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Charleston’s amazing grace

Deacon Greg Kandra - published on 06/28/15

Embed from Getty Images

My friend Fr. Gregory West of Charleston, South Carolina sent me the above snapshot, taken last week. The caption reads:

Gregory West leads a prayer in front of the Emanuel African Methodist Episcopal Church after a mass shooting killed nine people.

Fr. West adds:

This was snapped by a Getty Images photographer last Monday as I was headed off to a week long Catholic camp with eight of our middle schoolers. The kids prayed amazingly in their spontaneity. The compassion, grace and brotherhood of my home is wonderfully tangible now, more so than ever. Paraphrasing President Obama’s line from his eulogy for Senator and Reverend Clementa Pinckney on Friday, “That young man did not know that God was going to use him to do good.” I said this morning that what we are experiencing in Charleston is not really extraordinary or unique. Rather, it is what “normal” is supposed to be like. Maybe this form of “Doin’ the Charleston” will spread to communities everywhere.

A local columnist, Brian Hicks, put it beautifully:

Charleston is going to be just fine, thank you. We will forever mourn our loss, but we won’t let that mar a great place. We may squabble, we may need to work on race relations. But we don’t need to destroy things, knock down monuments or change street names. We only need to show what people of goodwill can do when they try. We support one another, and will do so even more in the future. We learned long ago that the first step to having someone respect your history is to respect theirs. That was already happening here before Emanuel, to a much larger degree than anyone from outside this state understood. Here’s an example of Charleston strength: the acceptance and kindness that this killer received from the good people of Mother Emanuel almost convinced him to abandon his evil plan. Hate won that battle, but that’s the only victory it gets here. This is part of all our history now, and the way we deal with it will not only help us survive, it will make us stronger. That is the lesson people around the world need to take from Charleston, a lesson we learned from the victims of a mass murderer. More than a week ago, our hearts were broken. In the wake of great tragedy, we did not resort to hate and violence. No, instead, Charleston came together and, sentimental as it may be, sang “We Shall Overcome.” But the truth is, we already have.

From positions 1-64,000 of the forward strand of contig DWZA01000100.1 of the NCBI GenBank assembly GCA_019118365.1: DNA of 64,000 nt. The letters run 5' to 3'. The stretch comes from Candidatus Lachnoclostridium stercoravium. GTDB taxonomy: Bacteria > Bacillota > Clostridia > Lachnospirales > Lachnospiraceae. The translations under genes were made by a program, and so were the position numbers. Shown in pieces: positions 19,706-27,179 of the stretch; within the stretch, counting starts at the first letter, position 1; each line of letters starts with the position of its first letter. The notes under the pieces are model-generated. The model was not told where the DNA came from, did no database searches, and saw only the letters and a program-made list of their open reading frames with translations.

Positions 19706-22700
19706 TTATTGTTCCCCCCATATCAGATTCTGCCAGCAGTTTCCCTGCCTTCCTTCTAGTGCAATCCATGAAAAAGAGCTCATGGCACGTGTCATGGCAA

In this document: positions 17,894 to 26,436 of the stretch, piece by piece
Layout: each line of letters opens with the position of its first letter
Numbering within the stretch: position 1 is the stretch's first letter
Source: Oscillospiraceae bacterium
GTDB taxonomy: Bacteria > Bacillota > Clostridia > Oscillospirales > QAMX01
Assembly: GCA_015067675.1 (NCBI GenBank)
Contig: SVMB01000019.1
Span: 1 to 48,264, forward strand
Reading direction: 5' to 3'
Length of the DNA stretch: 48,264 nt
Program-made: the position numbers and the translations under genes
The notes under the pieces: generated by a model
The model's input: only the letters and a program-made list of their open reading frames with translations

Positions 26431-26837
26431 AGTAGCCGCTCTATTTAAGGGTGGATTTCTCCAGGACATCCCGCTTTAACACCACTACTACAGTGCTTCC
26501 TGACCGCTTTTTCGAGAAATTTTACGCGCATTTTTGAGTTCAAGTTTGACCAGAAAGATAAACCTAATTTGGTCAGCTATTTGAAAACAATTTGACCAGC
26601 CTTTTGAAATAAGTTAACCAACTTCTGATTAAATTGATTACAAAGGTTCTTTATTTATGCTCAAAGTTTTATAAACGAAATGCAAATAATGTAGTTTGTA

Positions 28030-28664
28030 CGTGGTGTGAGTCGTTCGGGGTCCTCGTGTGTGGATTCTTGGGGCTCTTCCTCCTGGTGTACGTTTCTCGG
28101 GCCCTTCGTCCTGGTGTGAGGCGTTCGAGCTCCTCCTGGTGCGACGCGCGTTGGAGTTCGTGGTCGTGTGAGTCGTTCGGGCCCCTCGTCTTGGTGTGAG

Amen to that.

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